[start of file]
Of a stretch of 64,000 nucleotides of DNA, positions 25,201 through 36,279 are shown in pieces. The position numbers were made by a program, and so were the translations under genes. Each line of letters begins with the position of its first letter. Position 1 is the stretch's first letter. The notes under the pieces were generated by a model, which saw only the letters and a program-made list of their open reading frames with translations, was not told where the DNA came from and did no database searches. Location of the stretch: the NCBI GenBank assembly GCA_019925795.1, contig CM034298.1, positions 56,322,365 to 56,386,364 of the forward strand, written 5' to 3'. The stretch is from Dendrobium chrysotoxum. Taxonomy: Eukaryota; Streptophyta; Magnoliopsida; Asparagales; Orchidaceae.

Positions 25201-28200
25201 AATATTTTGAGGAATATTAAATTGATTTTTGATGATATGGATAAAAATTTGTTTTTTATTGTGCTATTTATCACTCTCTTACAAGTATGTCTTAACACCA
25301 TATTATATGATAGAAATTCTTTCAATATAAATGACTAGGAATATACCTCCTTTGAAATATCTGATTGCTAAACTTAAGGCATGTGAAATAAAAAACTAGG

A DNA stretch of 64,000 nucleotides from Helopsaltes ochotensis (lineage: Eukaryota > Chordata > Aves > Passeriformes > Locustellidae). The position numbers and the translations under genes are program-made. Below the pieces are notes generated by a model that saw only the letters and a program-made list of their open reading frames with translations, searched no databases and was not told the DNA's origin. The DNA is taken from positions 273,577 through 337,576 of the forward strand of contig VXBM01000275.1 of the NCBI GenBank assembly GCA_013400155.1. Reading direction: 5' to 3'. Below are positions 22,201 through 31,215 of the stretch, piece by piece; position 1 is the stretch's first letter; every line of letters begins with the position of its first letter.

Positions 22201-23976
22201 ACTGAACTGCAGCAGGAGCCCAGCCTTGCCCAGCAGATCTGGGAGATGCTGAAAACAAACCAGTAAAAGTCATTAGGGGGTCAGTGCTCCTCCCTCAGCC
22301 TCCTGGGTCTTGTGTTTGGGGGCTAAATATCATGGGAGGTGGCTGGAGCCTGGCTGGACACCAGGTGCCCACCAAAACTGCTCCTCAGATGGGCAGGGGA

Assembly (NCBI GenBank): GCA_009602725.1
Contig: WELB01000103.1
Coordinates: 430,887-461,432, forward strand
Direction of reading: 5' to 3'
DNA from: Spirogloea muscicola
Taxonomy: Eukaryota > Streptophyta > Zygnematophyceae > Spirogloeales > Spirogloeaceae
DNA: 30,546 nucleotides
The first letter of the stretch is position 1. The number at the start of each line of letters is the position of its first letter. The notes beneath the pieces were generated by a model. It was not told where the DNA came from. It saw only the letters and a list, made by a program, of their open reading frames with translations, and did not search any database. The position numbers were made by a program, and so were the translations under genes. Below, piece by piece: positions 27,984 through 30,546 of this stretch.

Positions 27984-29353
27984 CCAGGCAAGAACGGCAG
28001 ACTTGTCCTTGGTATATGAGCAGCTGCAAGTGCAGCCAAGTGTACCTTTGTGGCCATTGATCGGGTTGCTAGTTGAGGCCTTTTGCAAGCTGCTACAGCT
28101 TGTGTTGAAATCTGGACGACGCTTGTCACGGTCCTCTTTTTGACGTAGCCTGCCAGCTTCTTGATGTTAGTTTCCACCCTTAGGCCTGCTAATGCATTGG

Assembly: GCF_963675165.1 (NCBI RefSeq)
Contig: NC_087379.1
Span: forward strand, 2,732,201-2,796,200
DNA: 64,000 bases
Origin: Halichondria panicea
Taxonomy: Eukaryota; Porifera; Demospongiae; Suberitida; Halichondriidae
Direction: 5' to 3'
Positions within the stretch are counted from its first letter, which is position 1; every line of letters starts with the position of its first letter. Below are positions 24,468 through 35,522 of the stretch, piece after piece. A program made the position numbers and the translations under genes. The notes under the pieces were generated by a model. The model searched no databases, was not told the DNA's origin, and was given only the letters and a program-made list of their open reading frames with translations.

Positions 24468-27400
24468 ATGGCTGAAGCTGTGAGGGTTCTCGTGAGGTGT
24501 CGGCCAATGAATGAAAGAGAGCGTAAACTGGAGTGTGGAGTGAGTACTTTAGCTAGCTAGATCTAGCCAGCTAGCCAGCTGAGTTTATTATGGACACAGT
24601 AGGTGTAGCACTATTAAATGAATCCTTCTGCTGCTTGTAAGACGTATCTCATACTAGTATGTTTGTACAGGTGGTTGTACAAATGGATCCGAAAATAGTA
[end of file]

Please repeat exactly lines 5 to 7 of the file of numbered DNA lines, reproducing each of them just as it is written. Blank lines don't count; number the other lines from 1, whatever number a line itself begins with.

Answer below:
A DNA stretch of 64,000 nucleotides from Helopsaltes ochotensis (lineage: Eukaryota > Chordata > Aves > Passeriformes > Locustellidae). The position numbers and the translations under genes are program-made. Below the pieces are notes generated by a model that saw only the letters and a program-made list of their open reading frames with translations, searched no databases and was not told the DNA's origin. The DNA is taken from positions 273,577 through 337,576 of the forward strand of contig VXBM01000275.1 of the NCBI GenBank assembly GCA_013400155.1. Reading direction: 5' to 3'. Below are positions 22,201 through 31,215 of the stretch, piece by piece; position 1 is the stretch's first letter; every line of letters begins with the position of its first letter.

Positions 22201-23976
22201 ACTGAACTGCAGCAGGAGCCCAGCCTTGCCCAGCAGATCTGGGAGATGCTGAAAACAAACCAGTAAAAGTCATTAGGGGGTCAGTGCTCCTCCCTCAGCC